Churchill, a film depicting Winston Churchill's life in the hours leading up to D-Day, has been released in New Zealand cinemas on Thursday.
Regarded as one of the greatest orators of our time, it's no wonder getting to play Churchill is an actor's dream.
"Somebody like Churchill - it's like being presented with a wonderful canvas," lead actor Brian Cox told Newshub.
And perfecting his character is an art - there were many shades to Churchill beyond the brave and bold speeches.
"It was a construct. It was something he created. There was the other guy, the private Churchill. The Churchill who did drink a lot, suffer from acute depression," Cox said.
Haunted by his decision to send thousands of men to die in Gallipoli as army commander in World War I, the film explores his inner battles as Prime Minister in the lead up to D-Day.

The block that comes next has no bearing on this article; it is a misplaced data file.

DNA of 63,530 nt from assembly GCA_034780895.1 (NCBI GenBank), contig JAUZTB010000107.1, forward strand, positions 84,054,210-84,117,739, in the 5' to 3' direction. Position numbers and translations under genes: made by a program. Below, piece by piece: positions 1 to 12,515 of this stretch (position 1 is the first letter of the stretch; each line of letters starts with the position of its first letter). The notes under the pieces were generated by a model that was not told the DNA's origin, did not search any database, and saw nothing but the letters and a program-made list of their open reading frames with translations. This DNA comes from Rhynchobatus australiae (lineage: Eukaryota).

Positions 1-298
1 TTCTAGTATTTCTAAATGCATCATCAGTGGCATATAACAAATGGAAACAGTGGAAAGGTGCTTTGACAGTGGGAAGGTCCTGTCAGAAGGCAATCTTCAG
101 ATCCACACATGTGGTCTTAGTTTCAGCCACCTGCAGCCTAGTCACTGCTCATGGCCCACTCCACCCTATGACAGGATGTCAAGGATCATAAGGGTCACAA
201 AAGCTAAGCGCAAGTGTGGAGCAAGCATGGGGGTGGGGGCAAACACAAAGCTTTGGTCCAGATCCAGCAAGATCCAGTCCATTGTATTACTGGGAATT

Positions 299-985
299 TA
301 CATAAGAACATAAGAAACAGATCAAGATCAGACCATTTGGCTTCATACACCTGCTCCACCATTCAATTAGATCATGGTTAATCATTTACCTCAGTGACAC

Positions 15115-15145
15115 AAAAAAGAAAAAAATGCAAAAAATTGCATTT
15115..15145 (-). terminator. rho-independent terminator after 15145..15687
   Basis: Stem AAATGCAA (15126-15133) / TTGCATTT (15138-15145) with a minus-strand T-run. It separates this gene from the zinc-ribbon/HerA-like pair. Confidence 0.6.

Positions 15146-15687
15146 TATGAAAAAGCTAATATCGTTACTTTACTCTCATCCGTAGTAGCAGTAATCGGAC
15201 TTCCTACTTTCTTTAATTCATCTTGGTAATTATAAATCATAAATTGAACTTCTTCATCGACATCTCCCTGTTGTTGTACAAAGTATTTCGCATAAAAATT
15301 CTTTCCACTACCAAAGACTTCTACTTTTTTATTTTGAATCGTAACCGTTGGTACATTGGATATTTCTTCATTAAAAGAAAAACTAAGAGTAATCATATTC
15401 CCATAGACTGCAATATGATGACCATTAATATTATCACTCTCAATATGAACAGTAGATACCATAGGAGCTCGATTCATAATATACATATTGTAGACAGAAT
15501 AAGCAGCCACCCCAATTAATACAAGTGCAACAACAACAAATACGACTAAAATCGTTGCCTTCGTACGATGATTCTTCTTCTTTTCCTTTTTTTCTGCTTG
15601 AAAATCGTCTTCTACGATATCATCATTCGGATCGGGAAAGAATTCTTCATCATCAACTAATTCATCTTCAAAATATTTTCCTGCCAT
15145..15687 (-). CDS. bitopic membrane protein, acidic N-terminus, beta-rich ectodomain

And Cox has a personal connection.
"He was the MP in my home town, and he changed parties and they kicked him out, and they didn't like him," Cox said.
"I mean, I was raised with deep suspicion of Winston Churchill."
Cox was raised by sisters after his father died when he was young and his mother suffered from health problems.
He says he identifies with Churchill's sense of loneliness.
"The thing that really links me to him is the child was very much in Churchill. I've said it before and I'll say it again: all babies look like Churchill, and Churchill looks like all babies," he said.
"And there's a reason for that - there is this sort of baby mentality - he's like a brilliant infant."
Reminding him of one brilliant infant in particular - Family Guy's Stewie Griffin.
"He can be evil, he can be nasty, he can do all these things - his fantasy life can be quite astonishing. I just thought that's Winston Churchill."
An inspirational leader and a colourful character, and for an actor, "it's a gift".